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Christgau, Robert (1990). "The Specials: The Specials". Christgau's Record Guide: The '80s. Pantheon Books. ISBN 0-679-73015-X . Retrieved 1 April 2015. The only reasonable explanation is that they were obviously abducted by aliens for that entire year, during which they were likely replaced with clonedroids, which as everybody knows, can only mimic the more superficial human attributes. Talent and skill, not so much, as is quite apparent here in this case. The song's sparse lyric alludes to urban decay, unemployment and violence in inner cities. [9] Jo-Ann Greene of Allmusic notes the lyric "only brush[es] on the causes for this apocalyptic vision — the closed down clubs, the numerous fights on the dancefloor, the spiraling unemployment, the anger building to explosive levels. But so embedded were these in the British psyche, that Dammers needed only a minimum of words to paint his picture." [10] The club referred to in the song was the Locarno (run by the Mecca Leisure Group and later renamed Tiffanys), a regular haunt of Neville Staple and Lynval Golding, [3] and which is also named as the club in "Friday Night, Saturday Morning", one of the songs on the B-side. The building which housed the club is now Coventry Central Library. [11] Recording [ edit ]

Beaumont, Mark (7 March 2022). "The Story of NME in 70 (mostly) Seminal Songs". NME. Archived from the original on 7 March 2022 . Retrieved 7 March 2022.a b Panter, Horace (2008). Ska'd for Life. London, England: Pan Books. p.268. ISBN 978-0-330-44073-8. Walters, Barry (6 October 2005). "The Specials: The Specials". Rolling Stone. New York. Archived from the original on 24 February 2010 . Retrieved 1 September 2016. Petridis, Alexis (January 2002). "Please Look After This Band". Mojo. No.98. London, England: EMAP. pp.72–82.

Ghost Town" is a song by the British two-tone band the Specials, released on 12 June 1981. [2] The song spent three weeks at number one and 11 weeks in total in the top 40 of the UK Singles Chart. The overall sense I wanted to convey was impending doom. There were weird, diminished chords: certain members of the band resented the song and wanted the simple chords they were used to playing on the first album. It's hard to explain how powerful it sounded. We had almost been written off and then "Ghost Town" came out of the blue. [3]Kent, David (1993). Australian Chart Book 1970–1992 (illustrateded.). Australian Chart Book. p.286. ISBN 0-646-11917-6. On some US releases, the song "Gangsters" (Dammers, Cecil Campbell) appears between "Too Much Too Young" and "Little Bitch". In Australia and New Zealand, "Gangsters" was included between "Do the Dog" and "It's Up to You". Duran Duran Announces New Album, 'Danse Macabre' ". Spin. 30 August 2023 . Retrieved 30 August 2023.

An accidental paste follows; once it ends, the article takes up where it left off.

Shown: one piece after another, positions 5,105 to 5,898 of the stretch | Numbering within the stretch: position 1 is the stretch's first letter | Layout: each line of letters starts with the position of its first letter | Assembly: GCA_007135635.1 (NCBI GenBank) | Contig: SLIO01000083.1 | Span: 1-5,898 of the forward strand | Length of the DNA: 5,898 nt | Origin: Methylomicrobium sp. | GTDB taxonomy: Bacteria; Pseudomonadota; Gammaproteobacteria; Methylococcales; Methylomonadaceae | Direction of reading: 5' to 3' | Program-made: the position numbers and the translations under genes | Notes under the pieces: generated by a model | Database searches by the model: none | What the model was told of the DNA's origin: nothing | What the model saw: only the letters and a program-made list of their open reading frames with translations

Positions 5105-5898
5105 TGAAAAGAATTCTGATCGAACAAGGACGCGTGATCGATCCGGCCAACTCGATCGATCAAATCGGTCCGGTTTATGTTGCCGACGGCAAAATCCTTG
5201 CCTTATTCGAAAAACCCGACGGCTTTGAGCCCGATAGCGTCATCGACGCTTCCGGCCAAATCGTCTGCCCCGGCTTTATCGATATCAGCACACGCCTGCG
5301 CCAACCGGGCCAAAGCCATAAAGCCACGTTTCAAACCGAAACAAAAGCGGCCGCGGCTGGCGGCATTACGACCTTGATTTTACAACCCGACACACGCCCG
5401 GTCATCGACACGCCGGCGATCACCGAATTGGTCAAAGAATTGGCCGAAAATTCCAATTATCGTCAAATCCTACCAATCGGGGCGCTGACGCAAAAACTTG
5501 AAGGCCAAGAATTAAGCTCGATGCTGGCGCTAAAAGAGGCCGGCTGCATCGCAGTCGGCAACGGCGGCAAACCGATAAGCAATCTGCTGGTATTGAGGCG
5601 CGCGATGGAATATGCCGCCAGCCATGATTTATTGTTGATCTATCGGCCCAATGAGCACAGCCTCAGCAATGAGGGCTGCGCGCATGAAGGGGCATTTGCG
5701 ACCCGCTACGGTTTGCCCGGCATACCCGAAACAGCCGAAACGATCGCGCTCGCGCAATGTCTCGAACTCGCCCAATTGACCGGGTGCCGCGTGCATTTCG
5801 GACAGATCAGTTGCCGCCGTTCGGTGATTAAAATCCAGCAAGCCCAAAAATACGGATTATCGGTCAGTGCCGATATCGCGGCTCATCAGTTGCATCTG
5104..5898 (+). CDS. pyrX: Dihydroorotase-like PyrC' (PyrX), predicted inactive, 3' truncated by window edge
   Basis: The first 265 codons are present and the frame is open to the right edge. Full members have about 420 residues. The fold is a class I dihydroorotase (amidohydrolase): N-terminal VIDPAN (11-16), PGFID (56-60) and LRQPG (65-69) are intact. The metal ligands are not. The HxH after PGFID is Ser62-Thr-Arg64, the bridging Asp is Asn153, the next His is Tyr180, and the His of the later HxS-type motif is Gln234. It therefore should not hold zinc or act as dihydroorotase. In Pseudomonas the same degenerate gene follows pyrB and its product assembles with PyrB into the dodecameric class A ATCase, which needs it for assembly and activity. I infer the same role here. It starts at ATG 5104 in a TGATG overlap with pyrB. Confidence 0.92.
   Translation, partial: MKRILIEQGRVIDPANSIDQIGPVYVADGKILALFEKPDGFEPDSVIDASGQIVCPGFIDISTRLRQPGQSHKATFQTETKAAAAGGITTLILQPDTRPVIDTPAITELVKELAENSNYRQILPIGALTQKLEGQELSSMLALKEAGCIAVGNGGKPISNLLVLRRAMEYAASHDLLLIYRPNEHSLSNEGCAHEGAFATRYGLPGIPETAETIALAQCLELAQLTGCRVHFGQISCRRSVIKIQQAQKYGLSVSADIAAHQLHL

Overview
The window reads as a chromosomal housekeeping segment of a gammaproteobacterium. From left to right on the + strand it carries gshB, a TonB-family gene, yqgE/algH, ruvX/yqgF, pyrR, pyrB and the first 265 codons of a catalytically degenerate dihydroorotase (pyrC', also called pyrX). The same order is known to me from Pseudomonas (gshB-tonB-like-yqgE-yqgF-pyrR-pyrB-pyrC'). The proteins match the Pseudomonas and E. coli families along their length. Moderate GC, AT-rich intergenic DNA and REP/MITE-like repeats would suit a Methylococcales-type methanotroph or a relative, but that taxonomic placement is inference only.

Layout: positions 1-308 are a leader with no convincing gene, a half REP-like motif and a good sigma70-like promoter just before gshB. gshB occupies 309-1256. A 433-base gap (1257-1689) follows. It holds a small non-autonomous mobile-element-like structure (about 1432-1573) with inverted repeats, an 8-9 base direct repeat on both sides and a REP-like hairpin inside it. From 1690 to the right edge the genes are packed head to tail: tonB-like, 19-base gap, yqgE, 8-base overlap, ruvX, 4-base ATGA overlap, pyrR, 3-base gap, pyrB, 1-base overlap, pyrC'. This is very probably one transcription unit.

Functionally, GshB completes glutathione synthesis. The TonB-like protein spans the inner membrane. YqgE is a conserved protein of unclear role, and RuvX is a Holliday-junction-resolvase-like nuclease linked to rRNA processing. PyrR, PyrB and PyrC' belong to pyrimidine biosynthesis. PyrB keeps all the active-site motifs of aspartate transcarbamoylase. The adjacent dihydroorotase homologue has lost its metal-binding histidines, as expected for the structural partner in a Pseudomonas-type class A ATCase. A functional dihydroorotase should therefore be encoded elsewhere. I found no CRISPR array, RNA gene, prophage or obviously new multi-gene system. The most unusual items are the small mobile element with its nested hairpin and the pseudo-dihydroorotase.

I don't know what could've possibly happened to this band in just one year but the difference between their fantastic first, timeless self-titled album, and this massive waste of vinyl (which sounds like an '80s Las Vegas airport lounge act doing their most earnest Specials imitation) is so vast they really could've been recorded by two different groups.

In 2022, it was included in the list "The story of NME in 70 (mostly) seminal songs" at number 19, for "Lacing ska and reggae with the amphetamine edge of new wave". Mark Beaumont praised the song and its "brooding evocation of Thatcher’s wasteland Britain". [25] Barton, Laura (5 May 2009). "Barton's Britain: Coventry". The Guardian G2 Magazine. London, England. p.11 . Retrieved 5 September 2013.

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